Today, the United States Supreme Court denied review of the
California Supreme Court's decision in The Gillette Company
& Subs. v. California Franchise Tax Board.1 The
issue was whether Gillette was required to use the state's
four-factor, double-weighted sales apportionment formula or, as
Gillette argued, the equally-weighted, three-factor apportionment
formula under the Multistate Tax Compact (the
A California Court of Appeal originally found in favor of
Gillette. But the California Supreme Court
reversed.2 Gillette filed a petition for writ of
certiorari with the United States Supreme Court, but that petition
was rejected today. The case for Gillette is now over.
If you are a taxpayer who filed a California refund claim, you
may be wondering what to do with that claim now. The California
Franchise Tax Board has been holding the claims pending the
ultimate decision in Gillette. We encourage taxpayers not
to withdraw those claims voluntarily for two reasons.
First, although the national momentum currently appears to be
shifting against taxpayers claiming the right to elect the
Compact's three-factor formula, that momentum could still shift
back. Other Compact election cases are still pending in other
states. For example, a decision of the Oregon Tax Court is still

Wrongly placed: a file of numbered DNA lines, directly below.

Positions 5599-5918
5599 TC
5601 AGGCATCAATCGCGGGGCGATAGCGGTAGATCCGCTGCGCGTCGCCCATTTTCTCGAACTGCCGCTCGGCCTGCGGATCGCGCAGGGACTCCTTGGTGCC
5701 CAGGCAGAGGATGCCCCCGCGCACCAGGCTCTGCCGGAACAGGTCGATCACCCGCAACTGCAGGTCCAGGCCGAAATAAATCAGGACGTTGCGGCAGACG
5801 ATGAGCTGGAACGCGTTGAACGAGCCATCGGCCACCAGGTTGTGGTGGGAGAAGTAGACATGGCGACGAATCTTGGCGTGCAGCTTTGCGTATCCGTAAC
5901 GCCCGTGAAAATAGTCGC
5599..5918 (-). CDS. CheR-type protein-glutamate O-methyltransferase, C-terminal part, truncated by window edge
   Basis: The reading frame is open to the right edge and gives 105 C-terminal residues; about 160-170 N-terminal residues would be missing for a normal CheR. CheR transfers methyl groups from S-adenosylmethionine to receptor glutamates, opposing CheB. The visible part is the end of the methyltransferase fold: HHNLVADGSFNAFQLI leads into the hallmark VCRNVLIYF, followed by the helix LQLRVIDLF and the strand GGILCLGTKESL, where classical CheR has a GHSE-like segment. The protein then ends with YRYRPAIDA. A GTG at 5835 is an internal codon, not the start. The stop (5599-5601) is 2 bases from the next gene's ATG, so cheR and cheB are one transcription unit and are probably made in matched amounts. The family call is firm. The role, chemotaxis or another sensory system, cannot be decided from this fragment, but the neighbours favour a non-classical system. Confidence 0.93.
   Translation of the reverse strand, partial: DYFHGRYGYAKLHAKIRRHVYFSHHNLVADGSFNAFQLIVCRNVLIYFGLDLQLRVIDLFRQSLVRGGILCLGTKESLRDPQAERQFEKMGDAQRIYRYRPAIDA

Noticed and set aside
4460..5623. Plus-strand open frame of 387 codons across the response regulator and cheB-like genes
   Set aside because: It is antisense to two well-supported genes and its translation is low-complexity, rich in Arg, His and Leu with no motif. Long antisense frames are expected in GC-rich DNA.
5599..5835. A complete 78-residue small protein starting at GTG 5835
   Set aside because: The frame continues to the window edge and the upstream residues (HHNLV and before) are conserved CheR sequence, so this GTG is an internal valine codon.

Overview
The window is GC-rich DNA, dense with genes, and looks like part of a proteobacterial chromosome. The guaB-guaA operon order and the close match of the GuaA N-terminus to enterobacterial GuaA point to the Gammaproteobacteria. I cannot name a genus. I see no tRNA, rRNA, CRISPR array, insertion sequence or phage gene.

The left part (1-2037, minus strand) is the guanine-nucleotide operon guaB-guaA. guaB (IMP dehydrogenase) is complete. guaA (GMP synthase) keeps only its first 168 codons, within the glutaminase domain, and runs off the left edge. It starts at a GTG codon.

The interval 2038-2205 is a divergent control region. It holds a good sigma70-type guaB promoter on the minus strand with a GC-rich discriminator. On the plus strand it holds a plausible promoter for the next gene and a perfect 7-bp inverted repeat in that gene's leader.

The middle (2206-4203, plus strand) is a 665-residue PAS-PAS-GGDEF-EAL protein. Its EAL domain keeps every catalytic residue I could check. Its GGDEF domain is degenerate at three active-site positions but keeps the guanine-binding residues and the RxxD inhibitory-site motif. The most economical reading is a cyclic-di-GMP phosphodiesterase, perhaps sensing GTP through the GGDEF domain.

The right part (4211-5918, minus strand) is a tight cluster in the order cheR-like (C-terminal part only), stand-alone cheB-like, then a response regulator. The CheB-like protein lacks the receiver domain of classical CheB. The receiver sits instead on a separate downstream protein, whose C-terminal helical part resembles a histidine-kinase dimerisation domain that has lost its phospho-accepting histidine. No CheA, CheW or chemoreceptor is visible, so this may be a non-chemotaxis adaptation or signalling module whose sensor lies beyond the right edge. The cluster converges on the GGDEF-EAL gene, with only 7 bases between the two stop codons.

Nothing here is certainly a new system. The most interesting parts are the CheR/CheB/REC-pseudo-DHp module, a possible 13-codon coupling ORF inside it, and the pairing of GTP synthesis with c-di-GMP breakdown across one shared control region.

being reviewed by the Oregon Supreme Court, with oral argument
heard September 19. If a court in another state permits the Compact
election, the United States Supreme Court may see a split in
authority and have reason to accept review of this issue.
Second, although the Compact election may be unavailable in
California, taxpayers that claimed the right to make the election
may still be able to take advantage of other potential issues. For
example, for tax years starting 2013, Proposition 39 purportedly
requires most corporate taxpayers to use a single sales factor for
apportionment, determined by using market sourcing. But Proposition
39's validity is questionable in light of California
Constitutional requirements that tax increases be passed by the
two-thirds vote of the legislature. Thus, taxpayers should consider
continuing their refund claims for at least the 2013 and 2014
Thus, although the taxpayer in Gillette may have
exhausted its appeal rights, the refund claims filed by other
taxpayers may still have value. For more information on the
Gillette case and its impact on refund claims and filing
returns, contact the authors of this Alert or another member of the
Reed Smith State Tax Group.
The election of President Donald J. Trump, combined with Republican control of Congress, makes fundamental U.S. federal income tax reform more likely than at any time since the enactment of the Tax Reform Act of 1986.
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